That also makes this drone a solid contender for best follow-me drone, putting it in the ranks of others like the Skydio 2+ that have historically had better sense and avoidance capabilities than DJI’s drones.
The transmission system is built around the DJI O3+ transmission system which can transmit a 1080p/60fps HD live feed at high frame rates at a distance of up to 15 km.
Once back on the ground, the footage can easily get to your phone through the High-Speed QuickTransfer option, which allows quick image and video downloads direct from the drone to a mobile phone over Wi-Fi 6 at speeds up to 80 MB per second — and that’s all without connecting to the remote controller.
It’s also compatible with the latest DJI Goggles Integra, DJI Goggles 2 and DJI RC Motion 2.
Related read: DJI Goggles Integra and DJI RC Motion 2 solve two of Avata’s biggest problems
Other smart features
This drone can largely fly itself, and take better videos than even the most adept pilot could thanks to its smart shooting modes.
As far as flying, expect features like:
- Waypoint Flight: Automatically plans a flight route based on the user’s preset waypoints and can precisely repeat routes.
- Cruise Control: Allows the drone to fly in any direction without continually pressing the control sticks for smoother camera movement during long-distance manual control.
- Advanced RTH: Automatically determines a safe and efficient flight route back to its home point, easily bypassing obstacles on the RTH path.
Those are the smart flying modes, but there are smart filming modes too. Those include:
- FocusTrack: Offers stable tracking shots in multiple directions via ActiveTrack 5.0, Spotlight, and Point of Interest (only available on the Hasselblad camera and the medium tele camera)
- MasterShots: With one tap, the drone automatically shoots, edits and adds soundtracks to automatically generate cinematic footage. (only available on the Hasselblad camera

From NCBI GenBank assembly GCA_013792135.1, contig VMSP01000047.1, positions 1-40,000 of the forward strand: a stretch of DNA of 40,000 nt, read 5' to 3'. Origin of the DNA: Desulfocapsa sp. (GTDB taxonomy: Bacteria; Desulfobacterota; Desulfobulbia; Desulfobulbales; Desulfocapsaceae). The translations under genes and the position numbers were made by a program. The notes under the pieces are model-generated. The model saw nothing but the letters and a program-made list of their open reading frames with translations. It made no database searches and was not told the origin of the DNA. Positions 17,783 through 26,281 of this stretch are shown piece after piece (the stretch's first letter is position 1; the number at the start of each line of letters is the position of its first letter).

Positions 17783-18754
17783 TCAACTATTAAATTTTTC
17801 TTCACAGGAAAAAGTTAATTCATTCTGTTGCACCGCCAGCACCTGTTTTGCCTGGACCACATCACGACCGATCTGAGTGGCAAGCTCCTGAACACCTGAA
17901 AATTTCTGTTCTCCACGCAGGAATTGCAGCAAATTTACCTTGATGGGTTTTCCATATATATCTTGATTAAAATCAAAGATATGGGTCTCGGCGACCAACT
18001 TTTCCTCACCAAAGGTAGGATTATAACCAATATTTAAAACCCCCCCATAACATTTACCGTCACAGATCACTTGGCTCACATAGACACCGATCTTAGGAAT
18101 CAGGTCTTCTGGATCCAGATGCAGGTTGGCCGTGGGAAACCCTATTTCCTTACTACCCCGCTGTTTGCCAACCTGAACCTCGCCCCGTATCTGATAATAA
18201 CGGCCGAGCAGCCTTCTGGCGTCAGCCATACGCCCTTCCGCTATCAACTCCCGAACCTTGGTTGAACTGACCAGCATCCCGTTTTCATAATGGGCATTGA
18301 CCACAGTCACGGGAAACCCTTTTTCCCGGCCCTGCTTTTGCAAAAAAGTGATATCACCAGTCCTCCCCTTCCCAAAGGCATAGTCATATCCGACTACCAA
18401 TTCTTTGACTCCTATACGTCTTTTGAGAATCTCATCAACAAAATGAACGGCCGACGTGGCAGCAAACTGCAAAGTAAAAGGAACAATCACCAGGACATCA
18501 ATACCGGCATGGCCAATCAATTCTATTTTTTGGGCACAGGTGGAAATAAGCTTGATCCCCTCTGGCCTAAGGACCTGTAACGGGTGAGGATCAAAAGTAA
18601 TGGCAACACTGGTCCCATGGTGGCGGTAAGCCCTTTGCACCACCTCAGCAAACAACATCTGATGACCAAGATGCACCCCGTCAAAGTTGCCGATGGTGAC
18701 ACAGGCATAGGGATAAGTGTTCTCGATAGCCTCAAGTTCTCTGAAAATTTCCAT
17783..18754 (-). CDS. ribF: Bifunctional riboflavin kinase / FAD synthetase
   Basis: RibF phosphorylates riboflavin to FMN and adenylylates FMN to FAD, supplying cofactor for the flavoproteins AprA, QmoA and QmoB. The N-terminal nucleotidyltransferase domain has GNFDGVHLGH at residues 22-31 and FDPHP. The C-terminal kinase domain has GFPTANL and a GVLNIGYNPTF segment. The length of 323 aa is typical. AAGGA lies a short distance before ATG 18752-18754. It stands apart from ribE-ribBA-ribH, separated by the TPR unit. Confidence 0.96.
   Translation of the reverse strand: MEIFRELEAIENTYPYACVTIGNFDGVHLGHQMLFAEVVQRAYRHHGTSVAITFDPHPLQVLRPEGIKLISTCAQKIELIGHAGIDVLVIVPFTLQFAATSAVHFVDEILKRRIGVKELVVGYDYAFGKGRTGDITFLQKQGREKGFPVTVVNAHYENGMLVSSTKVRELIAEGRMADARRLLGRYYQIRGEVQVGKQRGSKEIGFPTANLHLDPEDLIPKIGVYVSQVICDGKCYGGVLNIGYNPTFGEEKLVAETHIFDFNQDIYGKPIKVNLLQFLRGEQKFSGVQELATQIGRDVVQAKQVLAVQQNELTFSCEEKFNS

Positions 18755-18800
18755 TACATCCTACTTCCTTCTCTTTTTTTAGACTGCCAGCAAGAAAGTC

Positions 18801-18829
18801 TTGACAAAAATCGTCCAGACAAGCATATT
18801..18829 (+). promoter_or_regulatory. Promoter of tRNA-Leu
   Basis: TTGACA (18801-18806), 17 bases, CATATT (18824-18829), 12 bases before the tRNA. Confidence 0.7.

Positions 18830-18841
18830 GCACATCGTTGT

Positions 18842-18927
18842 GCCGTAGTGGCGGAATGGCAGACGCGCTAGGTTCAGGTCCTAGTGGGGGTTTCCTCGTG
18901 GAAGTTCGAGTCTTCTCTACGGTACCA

- QuickShots: Allows the drones to fly in angles like Dronie, Rocket, Circle, and Helix (only available on the Hasselblad camera)
- Panorama: Composes a 100MP lossless panorama photo (only available on the Hasselblad camera)
What about the DJI Mavic 3 Pro Cine?
Just as the original Mavic 3 launched with an upgraded counterpart called the Cine edition, the Pro is also launching alongside a Cine edition. It’s far more expensive, but it can be worth it for film professionals as it means that now all three cameras support Apple ProRes 422 HQ, Apple ProRes 422, and Apple ProRes 422 LT encoding.
The Cine edition also offers a built-in 1TB SSDand a 10Gbps lightspeed data cable.
Though, the Cine is far more expensive than the ‘Just Pro’ edition. The DJI Mavic 3 Pro Cine Premium Combo goes for $4,799 — still keeping it far under the Inspire 3’s $16,500 price point, but much more than the Pro.
How to get your hands on the DJI Mavic 3 Pro
While you can order it now, the DJI Mavic 3 Pro won’t ship until May. Here’s how much it costs:
- DJI Mavic 3 Pro (DJI RC): $2,199
- DJI Mavic 3 Pro Fly More Combo (DJI RC): $2,999
- DJI Mavic 3 Pro Fly More Combo (DJI RC Pro): $3,889
- DJI Mavic 3 Pro Cine Premium Combo: $4,799
- DJI Wide-Angle Lens for Mavic 3 Pro/Pro Cine: $179
There’s also the option to add on DJI Care Refresh, which is basically DJI’s extended warranty plan.